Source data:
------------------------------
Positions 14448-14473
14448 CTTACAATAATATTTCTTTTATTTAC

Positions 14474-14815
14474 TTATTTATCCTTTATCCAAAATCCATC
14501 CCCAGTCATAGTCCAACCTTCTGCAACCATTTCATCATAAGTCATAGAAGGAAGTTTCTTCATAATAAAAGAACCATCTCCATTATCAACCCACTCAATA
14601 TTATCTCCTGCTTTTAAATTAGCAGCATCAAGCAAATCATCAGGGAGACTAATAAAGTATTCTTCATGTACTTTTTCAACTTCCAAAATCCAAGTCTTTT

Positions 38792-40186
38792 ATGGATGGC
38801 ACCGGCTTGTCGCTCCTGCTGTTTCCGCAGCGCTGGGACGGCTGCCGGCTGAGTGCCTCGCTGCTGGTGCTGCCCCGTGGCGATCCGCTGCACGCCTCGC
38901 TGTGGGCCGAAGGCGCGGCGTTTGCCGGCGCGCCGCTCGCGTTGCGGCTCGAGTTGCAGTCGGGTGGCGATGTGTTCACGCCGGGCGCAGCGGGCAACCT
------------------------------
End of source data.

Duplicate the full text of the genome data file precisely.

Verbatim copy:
Positions 14448-14473
14448 CTTACAATAATATTTCTTTTATTTAC

Positions 14474-14815
14474 TTATTTATCCTTTATCCAAAATCCATC
14501 CCCAGTCATAGTCCAACCTTCTGCAACCATTTCATCATAAGTCATAGAAGGAAGTTTCTTCATAATAAAAGAACCATCTCCATTATCAACCCACTCAATA
14601 TTATCTCCTGCTTTTAAATTAGCAGCATCAAGCAAATCATCAGGGAGACTAATAAAGTATTCTTCATGTACTTTTTCAACTTCCAAAATCCAAGTCTTTT

Positions 38792-40186
38792 ATGGATGGC
38801 ACCGGCTTGTCGCTCCTGCTGTTTCCGCAGCGCTGGGACGGCTGCCGGCTGAGTGCCTCGCTGCTGGTGCTGCCCCGTGGCGATCCGCTGCACGCCTCGC
38901 TGTGGGCCGAAGGCGCGGCGTTTGCCGGCGCGCCGCTCGCGTTGCGGCTCGAGTTGCAGTCGGGTGGCGATGTGTTCACGCCGGGCGCAGCGGGCAACCT